Courier exclusive: August Wilson Cultural Center to be renamed to "August Wilson African American Cultural Center" after community voices concerns

The New Pittsburgh Courier has learned that the August Wilson Cultural Center is restoring “African American” to the official name, and the building at 980 Liberty Ave., Downtown, will now be called, the “August Wilson African American Cultural Center.”
“We heard from our friends and allies the depth of feeling associated with having ‘African American’ present in the institutional branding, and we believe it is an upside compromise to include it,” said Janis Burley Wilson, the Center’s President and CEO, in a statement provided to the Courier. “August Wilson’s name alone signifies a celebration of African American culture. Although the August Wilson Cultural Center name embodies the African American experience, we’re planning to incorporate ‘African American’ back into the Center’s name. This direction allows more voices within Pittsburgh’s community to feel included, and for the mission, vision and incredible programming to once again take center stage.”
In the statement, the organization’s Board of Directors met recently and were unanimous in their support of suggestions by the Center’s leadership to include the words “African American” in the Center’s name. Support for various approaches came from allies and trusted advisors.
According to the statement, the Center’s name was initially modified out of necessity following its financial reorganization and the bankruptcy of the original company, and after the building was purchased under new ownership and leadership, severing ties with the previous organization. More recently, as a part of a relaunch, a new brand identity went up on the front of the Center’s Liberty Avenue facade and drew feedback expressing interest in having the words “African American” referenced in its branding.
The Board and management have agreed to amend the Center’s current name to: The August Wilson African American Cultural Center. The Center is excited to work with designers to develop the best options to depict this name on signage, marketing and promotional materials, according to the press release. The Center will begin to phase-in the new name and branding over the next several weeks.
“The vision for this unique Center is on course with sound financial footing, solid leadership, and with dynamic and powerful plans for the future,” said Michael Polite, Board Chair of the August Wilson Cultural Center, in a statement provided to the Courier. “This amendment to the Center’s name honors August Wilson and the deep impact his work continues to have with the African American community and beyond.”
“I’m excited, I’m happy, I’m happy, I’m happy, I’m glad the name is back,” said Renee Wilson, cousin of August Wilson, who led the charge to have the words “African American” restored in the August Wilson Cultural Center’s name. “It should never leave. Praise God.”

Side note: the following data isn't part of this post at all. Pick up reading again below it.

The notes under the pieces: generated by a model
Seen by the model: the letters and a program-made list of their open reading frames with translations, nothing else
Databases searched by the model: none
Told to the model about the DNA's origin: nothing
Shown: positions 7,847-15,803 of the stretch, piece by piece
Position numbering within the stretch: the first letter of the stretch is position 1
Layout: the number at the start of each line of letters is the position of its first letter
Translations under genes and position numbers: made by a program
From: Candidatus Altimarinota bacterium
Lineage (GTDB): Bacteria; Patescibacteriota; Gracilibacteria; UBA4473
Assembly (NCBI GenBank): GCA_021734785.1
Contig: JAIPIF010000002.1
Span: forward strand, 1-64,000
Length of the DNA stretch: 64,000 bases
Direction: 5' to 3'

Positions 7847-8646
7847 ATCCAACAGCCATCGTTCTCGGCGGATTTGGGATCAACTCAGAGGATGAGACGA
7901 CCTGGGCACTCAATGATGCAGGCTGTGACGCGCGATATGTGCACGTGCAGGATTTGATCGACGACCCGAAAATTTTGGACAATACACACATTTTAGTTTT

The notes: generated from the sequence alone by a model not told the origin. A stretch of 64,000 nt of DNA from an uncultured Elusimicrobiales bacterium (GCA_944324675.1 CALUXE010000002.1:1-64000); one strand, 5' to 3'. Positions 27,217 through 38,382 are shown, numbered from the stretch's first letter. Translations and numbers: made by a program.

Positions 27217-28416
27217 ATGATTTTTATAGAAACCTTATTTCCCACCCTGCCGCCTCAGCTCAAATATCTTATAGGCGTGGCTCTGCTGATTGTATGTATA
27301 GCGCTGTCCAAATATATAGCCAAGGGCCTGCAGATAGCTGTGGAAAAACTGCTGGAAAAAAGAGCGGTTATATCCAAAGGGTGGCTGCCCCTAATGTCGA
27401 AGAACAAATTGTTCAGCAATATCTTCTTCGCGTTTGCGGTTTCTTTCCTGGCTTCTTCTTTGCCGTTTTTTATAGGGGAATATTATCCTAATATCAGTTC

The Courier attended a meeting at the Carnegie Library’s Hill District branch in early March, in which 10 community members strategized ways to approach August Wilson Cultural Center leadership about placing “African American” back in the name. Black Political Empowerment Project Chair Tim Stevens eventually brokered a meeting between Burley Wilson, Renee Wilson, and others. After the meeting, the Courier has learned, there still was not a clear indication as to if “African American” would be placed back into the Center’s official name.
But, according to Renee Wilson, in an exclusive interview with the Courier, March 21, “I felt coming out of the meeting that we were going to make some progress.”

Renee Wilson, shown here with Paradise Gray.  (Photo by J. L. Martello)

“I am glad that they came to their senses to resolve an issue of gentrification in this city, by upholding the name that it originally was,” said Blaqk Ops member Nicky Jo Dawson, who was also part of the 10-person meeting at the Hill District Library. She told the Courier that by placing African American back in the name, “you are sending a message to the Black population that we will not be erased.”
Dawson added: “I salute Janis Burley Wilson for living up to her senior title in community engagement.”
For the first time, the Center ended a year (2018) with a surplus and new capital improvements to the building are underway under Burley Wilson’s leadership.
AFTER A NATIONAL SEARCH with more than 50 qualified applicants, Penn Hills High School graduate Janis Burley Wilson was tapped to become CEO of the August Wilson Center. (Photo by Emmai Alaquiva)

Constanza Romero Wilson, wife of August Wilson and executor of the estate supports the current leadership, according to the statement released by the Center on March 21. “August Wilson was an artist that very much looked toward the future with optimism and an impeccable trust in the power of the arts both as an instrument for change and as an affirmation of our common humanity. I am confident that he would embrace the vision and the mission of this organization.”


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